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A federal judge has tentatively dismissed an antitrust suit filed by MGA Entertainment Inc. against Mattel Inc., ruling that the maker of the Bratz doll was barred from asserting claims that it should have brought in a previously filed copyright infringement case.

U.S. District Judge David Carter ruled tentatively on Oct. 11 that the antitrust case, brought under Section 2 of the U.S. Sherman Act and California’s unfair competition laws, failed to provide specific instances of alleged antitrust violations that occurred after Aug. 16, 2010, the date of the last motion that MGA filed in the copyright case.

In that action, a federal jury awarded MGA $88.5 million in damages after finding that Mattel stole trade secrets by planting spies at industry trade shows. The jury found no copyright infringement but awarded Mattel $10,000 after finding that MGA and its chief executive officer, Isaac Larian, intentionally interfered with the contract between Mattel and the designer of the Bratz doll.

On Aug. 4, Carter issued a $310 million final judgment that included the verdict, which he lowered to $85 million to correct a mathematical error, exemplary damages and attorney fees and costs. Mattel has indicated it plans to appeal the judgment.

During an Oct. 11 hearing, Carter told MGA’s lawyer, Maxwell Blecher, founding partner of Blecher & Collins in Los Angeles, that final judgment in the copyright case meant that MGA was barred from bringing the antitrust allegations.

Later, MGA spokeswoman Susan Hale said in a prepared statement: "We shall await the court’s final ruling. If the ruling remains the same we shall amend the antitrust lawsuit. We may also consider other options."

Mattel spokeswoman Heather Wilson declined to comment.

MGA brought the antitrust case on Feb. 2, 2011, asserting that Mattel and its chief executive officer, Robert Eckert, engaged in a "kill Bratz" strategy by rearranging doll displays at retailers, pricing products below cost and threatening retailers and suppliers. "MGA will establish that Mattel, under the direction and authorization of Mr. Eckert, specifically intended to eliminate MGA as a competitor in the fashion doll market, long dominated and controlled by Mattel’s Barbie, so that Mattel could reacquire and maintain a monopoly in the fashion doll market in the United States," the suit alleged.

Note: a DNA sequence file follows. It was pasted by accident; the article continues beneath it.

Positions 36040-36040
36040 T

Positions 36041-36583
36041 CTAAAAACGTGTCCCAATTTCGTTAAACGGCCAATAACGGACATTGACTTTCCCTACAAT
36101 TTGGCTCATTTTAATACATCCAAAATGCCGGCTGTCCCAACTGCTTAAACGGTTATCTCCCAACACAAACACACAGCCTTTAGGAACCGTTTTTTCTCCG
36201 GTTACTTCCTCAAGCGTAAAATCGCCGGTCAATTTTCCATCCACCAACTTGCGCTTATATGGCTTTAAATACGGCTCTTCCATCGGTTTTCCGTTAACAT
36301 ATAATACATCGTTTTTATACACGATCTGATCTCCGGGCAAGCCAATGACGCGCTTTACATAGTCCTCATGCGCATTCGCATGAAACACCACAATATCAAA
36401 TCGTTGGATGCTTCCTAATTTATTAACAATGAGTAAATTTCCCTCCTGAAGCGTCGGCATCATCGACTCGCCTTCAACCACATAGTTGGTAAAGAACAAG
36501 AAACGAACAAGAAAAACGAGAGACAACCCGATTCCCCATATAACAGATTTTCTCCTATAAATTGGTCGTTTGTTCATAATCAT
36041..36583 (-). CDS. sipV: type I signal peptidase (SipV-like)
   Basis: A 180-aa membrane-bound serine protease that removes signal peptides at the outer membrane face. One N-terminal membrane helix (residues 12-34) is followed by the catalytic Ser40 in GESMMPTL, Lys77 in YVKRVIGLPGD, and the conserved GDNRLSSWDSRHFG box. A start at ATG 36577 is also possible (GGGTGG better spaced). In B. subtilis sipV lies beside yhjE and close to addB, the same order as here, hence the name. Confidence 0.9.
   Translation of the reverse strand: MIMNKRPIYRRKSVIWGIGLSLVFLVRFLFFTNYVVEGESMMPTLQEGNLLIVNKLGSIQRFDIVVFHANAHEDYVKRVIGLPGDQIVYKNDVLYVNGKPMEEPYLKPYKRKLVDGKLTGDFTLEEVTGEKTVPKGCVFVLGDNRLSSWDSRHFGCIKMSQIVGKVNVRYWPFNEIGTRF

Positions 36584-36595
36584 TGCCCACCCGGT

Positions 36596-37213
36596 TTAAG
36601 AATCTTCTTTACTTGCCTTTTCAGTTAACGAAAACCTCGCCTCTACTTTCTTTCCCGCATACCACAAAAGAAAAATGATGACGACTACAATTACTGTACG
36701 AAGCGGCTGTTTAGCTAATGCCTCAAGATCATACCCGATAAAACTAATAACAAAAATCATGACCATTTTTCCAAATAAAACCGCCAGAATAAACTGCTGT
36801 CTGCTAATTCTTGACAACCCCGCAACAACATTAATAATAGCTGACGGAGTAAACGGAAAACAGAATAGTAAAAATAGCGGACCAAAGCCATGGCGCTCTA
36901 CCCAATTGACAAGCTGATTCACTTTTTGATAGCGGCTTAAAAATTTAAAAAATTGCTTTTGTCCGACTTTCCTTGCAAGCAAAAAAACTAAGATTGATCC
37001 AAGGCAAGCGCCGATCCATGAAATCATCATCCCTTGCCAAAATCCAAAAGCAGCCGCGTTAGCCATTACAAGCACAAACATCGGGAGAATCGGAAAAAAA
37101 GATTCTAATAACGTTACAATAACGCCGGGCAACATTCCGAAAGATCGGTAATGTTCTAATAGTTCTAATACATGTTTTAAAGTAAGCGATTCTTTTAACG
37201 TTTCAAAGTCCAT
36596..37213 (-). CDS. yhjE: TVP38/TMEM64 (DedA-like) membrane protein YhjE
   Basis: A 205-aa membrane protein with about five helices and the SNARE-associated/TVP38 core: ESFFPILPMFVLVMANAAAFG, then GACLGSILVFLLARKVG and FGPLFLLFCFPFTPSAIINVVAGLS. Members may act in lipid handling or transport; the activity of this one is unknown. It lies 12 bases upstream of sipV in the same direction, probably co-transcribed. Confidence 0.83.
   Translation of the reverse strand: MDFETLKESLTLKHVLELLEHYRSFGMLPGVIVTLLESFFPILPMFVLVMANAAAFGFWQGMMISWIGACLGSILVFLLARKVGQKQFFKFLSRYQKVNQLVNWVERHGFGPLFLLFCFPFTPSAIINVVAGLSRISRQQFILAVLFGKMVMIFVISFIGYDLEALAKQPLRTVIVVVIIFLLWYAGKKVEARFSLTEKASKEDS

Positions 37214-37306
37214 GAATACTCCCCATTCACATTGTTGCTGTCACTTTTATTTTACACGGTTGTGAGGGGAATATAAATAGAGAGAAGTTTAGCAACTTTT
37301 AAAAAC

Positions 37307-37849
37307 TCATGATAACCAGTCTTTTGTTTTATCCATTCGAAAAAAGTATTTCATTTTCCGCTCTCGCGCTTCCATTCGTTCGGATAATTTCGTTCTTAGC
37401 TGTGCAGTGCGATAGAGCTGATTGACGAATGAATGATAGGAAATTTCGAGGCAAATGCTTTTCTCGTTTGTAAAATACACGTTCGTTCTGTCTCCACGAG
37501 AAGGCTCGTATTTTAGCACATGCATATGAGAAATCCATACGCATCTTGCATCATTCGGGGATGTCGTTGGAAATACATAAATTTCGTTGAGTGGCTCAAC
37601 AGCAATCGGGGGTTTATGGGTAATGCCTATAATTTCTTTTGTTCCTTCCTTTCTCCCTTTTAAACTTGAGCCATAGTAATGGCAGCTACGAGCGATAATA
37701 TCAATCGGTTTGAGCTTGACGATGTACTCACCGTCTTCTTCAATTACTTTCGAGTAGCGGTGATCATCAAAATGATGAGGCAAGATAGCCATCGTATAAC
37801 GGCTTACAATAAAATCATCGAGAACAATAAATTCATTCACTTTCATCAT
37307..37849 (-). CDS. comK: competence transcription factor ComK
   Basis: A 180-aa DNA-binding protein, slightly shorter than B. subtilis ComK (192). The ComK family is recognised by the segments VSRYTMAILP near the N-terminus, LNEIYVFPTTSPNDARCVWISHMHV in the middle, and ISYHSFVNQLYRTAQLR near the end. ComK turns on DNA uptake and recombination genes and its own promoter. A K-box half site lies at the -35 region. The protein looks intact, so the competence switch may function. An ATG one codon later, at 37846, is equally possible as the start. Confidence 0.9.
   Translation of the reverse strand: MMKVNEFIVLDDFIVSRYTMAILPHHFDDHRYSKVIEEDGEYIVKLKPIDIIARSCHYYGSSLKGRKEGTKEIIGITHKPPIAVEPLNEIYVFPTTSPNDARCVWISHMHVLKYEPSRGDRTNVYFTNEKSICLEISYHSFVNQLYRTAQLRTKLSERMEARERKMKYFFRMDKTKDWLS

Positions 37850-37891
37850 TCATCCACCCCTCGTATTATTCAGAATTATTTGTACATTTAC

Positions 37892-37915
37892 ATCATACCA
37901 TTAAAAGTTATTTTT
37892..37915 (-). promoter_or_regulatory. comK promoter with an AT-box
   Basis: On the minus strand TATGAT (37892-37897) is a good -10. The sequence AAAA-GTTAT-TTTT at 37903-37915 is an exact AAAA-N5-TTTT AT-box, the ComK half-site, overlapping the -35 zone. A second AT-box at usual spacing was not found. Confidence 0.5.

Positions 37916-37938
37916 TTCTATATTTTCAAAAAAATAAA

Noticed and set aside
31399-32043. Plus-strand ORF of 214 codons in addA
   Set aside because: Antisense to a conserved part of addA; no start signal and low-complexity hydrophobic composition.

Eckert and Larian both attended the hearing.

Blecher argued that he was allowed to bring antitrust allegations after the date of the original complaint in the copyright case, which was filed in 2004. The antitrust complaint, he maintained, came about only after the U.S. Court of Appeals for the 9th Circuit on July 22, 2010, reversed a $100 million verdict for Mattel that had been awarded in the first trial of the copyright case. In its decision, the 9th Circuit panel wrote: "Mattel can’t claim a monopoly over fashion dolls with a bratty look or attitude, or dolls sporting trendy clothing — these are all unprotectable ideas."

Mattel’s alleged antitrust violations have continued since the date of the filing, particularly since the litigation itself was part of Mattel’s monopolization effort, Blecher argued. He continued to maintain that the facts in the antitrust suit were "new and different." In the antitrust case, the damages are tied to MGA’s loss of value — some $1.1 billion.

"This is a completely separate act causing completely separate damages," he said.

Mattel’s attorney, Michael Zeller, a partner at Quinn Emanuel Urquhart & Sullivan, immediately challenged that assertion.

"There is no new conduct that is being alleged," he said.

Carter, in his tentative order, allowed MGA an opportunity to amend its complaint, which seeks treble damages. But he noted that the antitrust allegations were substantially similar to MGA’s counterclaims in the copyright case asserting violations of the U.S. Racketeer Influenced and Corrupt Organizations Act. Carter dismissed most of those counterclaims on Jan. 5.

Contact Amanda Bronstad at [email protected].

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